If cognitive assessment identifies cognitive impairment, what's next? Cognitive care planning.

In our prior posts, we’ve covered the 2019 changes to coding for neurocognitive testing. If testing identifies cognitive impairment, what’s next? Cognitive care plans can aid the physician in guiding the patient and family through the often challenging stages of this condition.

In 2017, after considerable urging by the Alzheimer’s Association and others, the Centers for Medicare & Medicaid Services (CMS) formally approved coverage for developing a cognitive care plan and providing the care plan to the patient/family/caregiver.

The new code, CPT 99483, replaces temporary code G0505 and took full effect in 2018. The updated 2019 Medicare Physician Fee Schedule shows a base payment of $263.81 before geographical adjustment.

Rationale for Medicare adding coverage for cognitive care plans

The rationale for the new service code is multi-faceted. Early recognition of cognitive impairment and intervention for modifiable risk factors may prevent or delay progression of dementing illnesses.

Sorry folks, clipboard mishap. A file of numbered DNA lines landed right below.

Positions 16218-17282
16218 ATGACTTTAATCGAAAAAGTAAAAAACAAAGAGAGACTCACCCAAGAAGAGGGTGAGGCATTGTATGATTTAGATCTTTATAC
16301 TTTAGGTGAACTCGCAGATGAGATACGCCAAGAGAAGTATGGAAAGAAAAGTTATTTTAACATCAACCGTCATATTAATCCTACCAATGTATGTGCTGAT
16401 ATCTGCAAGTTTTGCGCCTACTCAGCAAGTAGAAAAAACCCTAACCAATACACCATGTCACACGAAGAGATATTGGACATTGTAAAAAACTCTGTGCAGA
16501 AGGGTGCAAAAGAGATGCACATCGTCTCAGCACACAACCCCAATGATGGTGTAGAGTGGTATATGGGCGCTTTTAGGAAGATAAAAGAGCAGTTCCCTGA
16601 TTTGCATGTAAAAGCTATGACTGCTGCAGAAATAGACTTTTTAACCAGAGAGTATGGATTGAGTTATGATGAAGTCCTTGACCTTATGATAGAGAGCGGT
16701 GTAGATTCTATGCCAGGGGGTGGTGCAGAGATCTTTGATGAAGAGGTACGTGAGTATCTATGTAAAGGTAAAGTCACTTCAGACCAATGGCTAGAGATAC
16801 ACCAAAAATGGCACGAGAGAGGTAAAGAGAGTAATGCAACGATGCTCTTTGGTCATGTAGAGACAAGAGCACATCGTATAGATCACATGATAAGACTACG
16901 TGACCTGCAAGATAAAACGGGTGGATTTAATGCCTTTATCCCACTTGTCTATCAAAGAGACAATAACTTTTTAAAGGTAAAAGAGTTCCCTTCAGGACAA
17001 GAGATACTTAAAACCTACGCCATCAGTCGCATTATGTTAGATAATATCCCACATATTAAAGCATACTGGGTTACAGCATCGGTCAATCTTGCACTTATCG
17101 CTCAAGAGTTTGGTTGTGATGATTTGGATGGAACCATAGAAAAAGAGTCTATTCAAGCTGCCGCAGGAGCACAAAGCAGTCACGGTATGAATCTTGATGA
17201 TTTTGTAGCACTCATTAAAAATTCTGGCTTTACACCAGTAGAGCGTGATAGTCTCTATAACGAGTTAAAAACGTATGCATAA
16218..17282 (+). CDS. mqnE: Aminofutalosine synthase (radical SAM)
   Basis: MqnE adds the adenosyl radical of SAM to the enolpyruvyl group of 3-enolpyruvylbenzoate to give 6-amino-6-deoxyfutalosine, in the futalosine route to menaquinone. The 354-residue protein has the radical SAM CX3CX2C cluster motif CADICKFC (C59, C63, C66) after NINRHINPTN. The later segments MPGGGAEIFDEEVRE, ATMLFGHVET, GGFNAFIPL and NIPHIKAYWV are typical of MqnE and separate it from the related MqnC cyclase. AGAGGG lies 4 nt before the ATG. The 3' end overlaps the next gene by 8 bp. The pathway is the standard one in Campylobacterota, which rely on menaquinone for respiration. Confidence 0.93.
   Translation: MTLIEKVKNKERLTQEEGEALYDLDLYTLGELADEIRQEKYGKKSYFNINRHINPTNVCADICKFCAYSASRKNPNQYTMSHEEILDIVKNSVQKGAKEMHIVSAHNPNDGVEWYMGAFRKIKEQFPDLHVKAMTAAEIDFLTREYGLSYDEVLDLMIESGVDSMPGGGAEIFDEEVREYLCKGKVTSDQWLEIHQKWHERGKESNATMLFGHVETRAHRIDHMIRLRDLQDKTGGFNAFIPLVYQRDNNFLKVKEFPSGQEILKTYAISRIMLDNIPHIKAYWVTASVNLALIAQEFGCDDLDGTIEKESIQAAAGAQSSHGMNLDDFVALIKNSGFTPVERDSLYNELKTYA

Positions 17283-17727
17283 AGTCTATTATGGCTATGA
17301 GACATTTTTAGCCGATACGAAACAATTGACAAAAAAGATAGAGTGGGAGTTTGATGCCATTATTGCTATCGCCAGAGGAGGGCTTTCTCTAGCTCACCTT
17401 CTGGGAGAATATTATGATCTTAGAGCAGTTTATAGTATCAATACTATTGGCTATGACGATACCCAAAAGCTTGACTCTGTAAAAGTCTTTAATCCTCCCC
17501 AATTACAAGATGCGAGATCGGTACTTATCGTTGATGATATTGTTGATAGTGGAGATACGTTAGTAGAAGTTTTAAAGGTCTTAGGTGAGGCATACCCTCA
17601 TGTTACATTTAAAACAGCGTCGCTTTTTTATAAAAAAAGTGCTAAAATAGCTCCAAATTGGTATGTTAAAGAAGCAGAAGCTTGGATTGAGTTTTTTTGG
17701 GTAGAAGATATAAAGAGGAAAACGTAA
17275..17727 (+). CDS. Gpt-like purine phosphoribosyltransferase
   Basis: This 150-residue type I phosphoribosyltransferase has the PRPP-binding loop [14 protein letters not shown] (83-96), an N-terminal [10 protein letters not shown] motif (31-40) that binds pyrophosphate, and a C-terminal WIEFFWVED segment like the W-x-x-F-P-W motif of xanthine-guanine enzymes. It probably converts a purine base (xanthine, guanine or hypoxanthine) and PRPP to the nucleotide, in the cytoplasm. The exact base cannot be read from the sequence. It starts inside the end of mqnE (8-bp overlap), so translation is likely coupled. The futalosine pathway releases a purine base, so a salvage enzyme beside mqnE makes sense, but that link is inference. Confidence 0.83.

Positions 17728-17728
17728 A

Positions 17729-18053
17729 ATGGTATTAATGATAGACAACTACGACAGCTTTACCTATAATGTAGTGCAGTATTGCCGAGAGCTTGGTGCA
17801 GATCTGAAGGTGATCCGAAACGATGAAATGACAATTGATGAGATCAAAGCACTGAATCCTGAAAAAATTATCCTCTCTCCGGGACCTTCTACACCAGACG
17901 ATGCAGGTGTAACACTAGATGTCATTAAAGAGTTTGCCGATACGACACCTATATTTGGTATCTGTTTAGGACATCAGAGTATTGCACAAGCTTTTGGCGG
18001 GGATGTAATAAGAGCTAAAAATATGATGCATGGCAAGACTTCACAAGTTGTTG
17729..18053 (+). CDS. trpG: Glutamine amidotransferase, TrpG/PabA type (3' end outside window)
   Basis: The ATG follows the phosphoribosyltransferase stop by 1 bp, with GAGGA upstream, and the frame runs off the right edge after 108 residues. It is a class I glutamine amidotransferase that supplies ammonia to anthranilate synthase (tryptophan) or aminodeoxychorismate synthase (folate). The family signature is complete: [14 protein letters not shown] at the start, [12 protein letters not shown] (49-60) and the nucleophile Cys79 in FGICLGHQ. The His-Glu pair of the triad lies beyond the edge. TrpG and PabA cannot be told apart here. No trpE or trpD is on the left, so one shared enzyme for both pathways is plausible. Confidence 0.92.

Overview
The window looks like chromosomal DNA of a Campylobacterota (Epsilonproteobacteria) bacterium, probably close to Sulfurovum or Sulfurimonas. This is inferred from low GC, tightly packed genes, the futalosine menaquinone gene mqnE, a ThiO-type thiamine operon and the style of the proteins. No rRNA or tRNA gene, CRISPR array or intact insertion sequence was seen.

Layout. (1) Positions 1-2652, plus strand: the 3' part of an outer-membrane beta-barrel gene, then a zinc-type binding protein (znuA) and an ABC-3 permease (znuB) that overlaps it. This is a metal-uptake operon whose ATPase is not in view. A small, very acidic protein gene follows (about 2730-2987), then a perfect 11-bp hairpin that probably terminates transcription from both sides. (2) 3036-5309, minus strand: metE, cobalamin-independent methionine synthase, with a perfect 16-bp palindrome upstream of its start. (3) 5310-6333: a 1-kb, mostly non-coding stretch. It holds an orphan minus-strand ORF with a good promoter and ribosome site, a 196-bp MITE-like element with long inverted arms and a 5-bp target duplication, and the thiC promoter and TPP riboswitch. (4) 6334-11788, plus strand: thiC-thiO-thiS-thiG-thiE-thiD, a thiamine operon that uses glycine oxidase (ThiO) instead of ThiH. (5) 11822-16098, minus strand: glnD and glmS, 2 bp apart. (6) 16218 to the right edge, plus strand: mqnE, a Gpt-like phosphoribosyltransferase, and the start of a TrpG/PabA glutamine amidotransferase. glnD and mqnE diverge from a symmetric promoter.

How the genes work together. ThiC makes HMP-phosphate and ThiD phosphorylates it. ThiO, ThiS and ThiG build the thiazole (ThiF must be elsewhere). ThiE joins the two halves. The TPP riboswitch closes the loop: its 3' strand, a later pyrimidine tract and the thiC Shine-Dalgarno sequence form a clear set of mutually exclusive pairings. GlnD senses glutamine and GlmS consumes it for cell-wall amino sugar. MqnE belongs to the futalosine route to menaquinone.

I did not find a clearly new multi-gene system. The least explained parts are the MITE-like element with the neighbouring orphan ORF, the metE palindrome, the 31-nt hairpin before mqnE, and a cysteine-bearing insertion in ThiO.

Consequently, encouraging physicians via a reimbursable service to provide a care plan for cognitive impairment may promote detection and intervention while treatment options are still viable. In addition, CPT code 99483 requires involvement of caregivers and multi-disciplinary resources, organized in an individualized written plan to guide and educate patients and their loved ones through the course of the illness.

Recognition of caregiver stress, safety risks, and end-of-life preferences are critical factors in preserving quality of life and the ability to maintain independent living as long and as safely possible.

In our next post, we will detail the requirements for billing CPT code 99483.